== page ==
Information you need to live a happy, worry-free retirement!
Aug 31, 2015
Some Medicare enrollees could see a 52% increase in their Medicare Part B premiums and also their Part B deductibles starting in January 2016, according to the 2015 Social Security Board of Trustees’ annual report. Part B covers doctor visits and other types of outpatient care.
A projected 52% increase in the Part B premium would be an increase of nearly $60 a month — from today’s premium, set at $104.90 a month, to just over $159 a month in 2016. That would add up to an extra $720 a year. A projected 52% increase in the Part B deductible would bump the current deductible of $147 up $78, to $225 in 2016. Together, the premium and deductible increases would be nearly $800 more a year — at a time when Social Security benefits are possibly not going to increase.
But don’t panic. The increased Medicare Part B expenses won’t affect everyone and remain uncertain until an October pricing announcement.
The possible Part B premium and deductible hikes are related to the government’s annual cost-of-living adjustment (COLA) to Social Security benefits — an automatic adjustment started in 1975 to prevent inflation from eroding Social Security beneficiaries’ buying power. Each year, the COLA for the coming year is announced in October.
But ahead of that announcement, Social Security’s trustees recently issued their annual report, in which they projected no COLA for 2016 because inflation has been flat. You’ve probably heard about the no-COLA projection in the news, because it’s unusual for Social Security benefit amounts to not increase from year to year. In only two other years — 2010 and 2011 — have Social Security recipients received no bump-up in benefits, according to InvestmentNews.
So how does Social Security intersect with Medicare Part B?
In most cases, Medicare Part B premiums are subtracted directly from monthly Social Security benefits payments. Social Security has a provision called the “Hold Harmless” rule stating that Social Security benefits payments cannot decrease due to rising Medicare Part B premiums. In other words, if you have your Medicare Part B premium deducted from Social Security automatically, you are protected from this premium increase. This is roughly 70% of Medicare beneficiaries.
The remaining 30%, however, would pay a higher premium based on the projection that there will be no Social Security COLA, the Washington Post reported. That 30% includes anyone who enrolls in Part B for the first time in 2016; enrollees who pay their Medicare Part B premium directly to Medicare (including some federal retirees); and enrollees who pay an income-related higher premium.
The Wall Street Journal reports that the largest single group of people affected are the 3.1 million participants subject to higher Part B premiums because their incomes are above $85,000 (or $170,000 for couples). Within this group, the trustees projected that single individuals earning up to $107,000 (and couples earning up to $214,000) would have their 2016 monthly premiums rise from $146.90 a person to $223 in 2016.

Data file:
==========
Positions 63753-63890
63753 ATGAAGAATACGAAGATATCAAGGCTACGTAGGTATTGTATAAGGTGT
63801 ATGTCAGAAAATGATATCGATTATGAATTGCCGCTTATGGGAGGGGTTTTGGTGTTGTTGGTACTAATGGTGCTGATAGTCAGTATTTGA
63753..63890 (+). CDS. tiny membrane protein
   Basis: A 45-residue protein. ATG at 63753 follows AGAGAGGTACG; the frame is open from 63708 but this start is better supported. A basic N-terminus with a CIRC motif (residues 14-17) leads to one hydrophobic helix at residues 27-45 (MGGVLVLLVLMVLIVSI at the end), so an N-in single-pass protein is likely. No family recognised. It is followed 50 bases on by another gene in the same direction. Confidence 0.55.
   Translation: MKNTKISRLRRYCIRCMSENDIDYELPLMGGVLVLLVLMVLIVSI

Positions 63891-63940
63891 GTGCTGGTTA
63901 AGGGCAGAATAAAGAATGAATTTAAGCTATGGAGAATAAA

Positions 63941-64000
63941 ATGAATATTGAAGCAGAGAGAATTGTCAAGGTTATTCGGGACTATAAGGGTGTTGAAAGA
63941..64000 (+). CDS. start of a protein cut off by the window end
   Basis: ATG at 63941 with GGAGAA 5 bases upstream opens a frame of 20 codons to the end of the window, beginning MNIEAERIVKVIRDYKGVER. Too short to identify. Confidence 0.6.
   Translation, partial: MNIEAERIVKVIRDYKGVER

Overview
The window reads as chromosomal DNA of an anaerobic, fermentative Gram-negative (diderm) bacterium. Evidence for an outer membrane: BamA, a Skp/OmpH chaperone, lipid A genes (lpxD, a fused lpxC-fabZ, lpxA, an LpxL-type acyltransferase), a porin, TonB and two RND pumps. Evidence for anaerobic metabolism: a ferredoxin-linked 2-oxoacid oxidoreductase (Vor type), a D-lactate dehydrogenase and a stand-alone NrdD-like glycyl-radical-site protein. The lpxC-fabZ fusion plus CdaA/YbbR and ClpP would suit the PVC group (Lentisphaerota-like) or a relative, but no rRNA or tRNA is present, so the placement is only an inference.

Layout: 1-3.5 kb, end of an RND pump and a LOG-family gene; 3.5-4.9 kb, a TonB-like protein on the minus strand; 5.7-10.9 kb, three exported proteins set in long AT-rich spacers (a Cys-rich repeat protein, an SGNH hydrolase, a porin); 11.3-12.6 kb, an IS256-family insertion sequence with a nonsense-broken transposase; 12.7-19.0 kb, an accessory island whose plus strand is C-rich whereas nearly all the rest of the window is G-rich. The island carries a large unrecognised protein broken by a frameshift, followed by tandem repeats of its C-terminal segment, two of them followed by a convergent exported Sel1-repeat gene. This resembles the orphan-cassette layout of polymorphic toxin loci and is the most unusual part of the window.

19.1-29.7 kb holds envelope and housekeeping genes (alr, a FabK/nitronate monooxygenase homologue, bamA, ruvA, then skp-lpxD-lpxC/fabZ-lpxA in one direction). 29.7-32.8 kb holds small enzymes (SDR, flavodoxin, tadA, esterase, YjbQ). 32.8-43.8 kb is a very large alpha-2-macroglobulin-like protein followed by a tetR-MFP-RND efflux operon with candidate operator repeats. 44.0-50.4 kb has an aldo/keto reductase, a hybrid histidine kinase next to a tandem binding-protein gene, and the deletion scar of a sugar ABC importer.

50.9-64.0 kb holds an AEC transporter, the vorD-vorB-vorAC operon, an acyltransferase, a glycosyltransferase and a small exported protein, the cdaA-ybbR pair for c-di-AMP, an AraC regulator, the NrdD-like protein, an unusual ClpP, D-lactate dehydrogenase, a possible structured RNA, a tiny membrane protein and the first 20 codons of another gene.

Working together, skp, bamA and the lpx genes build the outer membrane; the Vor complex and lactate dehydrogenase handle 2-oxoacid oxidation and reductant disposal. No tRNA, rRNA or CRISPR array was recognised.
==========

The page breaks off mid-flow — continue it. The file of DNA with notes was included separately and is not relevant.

Remember, nothing is determined yet. The Social Security Administration will make an official announcement about the 2016 COLA in October. Because of the way the COLA is determined, there’s still a chance that a cost-of-living adjustment could happen if inflation picks up in the next few months. And as the projected Part B hikes loom, Health and Human Services Secretary Sylvia M. Burwell said she is examining various policy options to soften the potential 52% price increase.
Still, if the Part B increases happen and you’re among the unlucky, it’s good to prepare for the reality that you could pay both a higher Part B premium each month and spend more out-of-pocket in order to meet your Part B deductible. If you need help offsetting the cost of the potential Part B premium and deductible hikes, Medicare MarketPlace’s Licensed Insurance Agents can help review your plan — a service that is no extra charge to you. Medicare MarketPlace is dedicated to helping you understand Medicare so you can make a choice that is right for you.
Even if you anticipate that you won’t be subject to the Part B increase, remember that the Medicare Open Enrollment Period is right around the corner. This is the annual election period, from Oct. 15 through Dec. 7, when people with Medicare Advantage or Medicare Prescription Drug coverage can make changes to their plans for the coming year. Because plans and premiums can change from year to year, Medicare MarketPlace® encourages you to review your plans then. You may also want to review your Medicare Supplement health insurance plan each year, because those premiums also can change. Insurance carriers announce plan changes starting Oct. 1. You are welcome to call Medicare MarketPlace ahead of that time to speak to one of our Licensed Insurance Agents. They’ll collect your prescription drug list now so that you’re ready as soon as carriers announce plan changes, and they’ll even call you for a full plan review —a free service — that could save you money or improve your plan.
To speak with a Licensed Insurance Agent at Medicare MarketPlace, call at 1-800-639-0781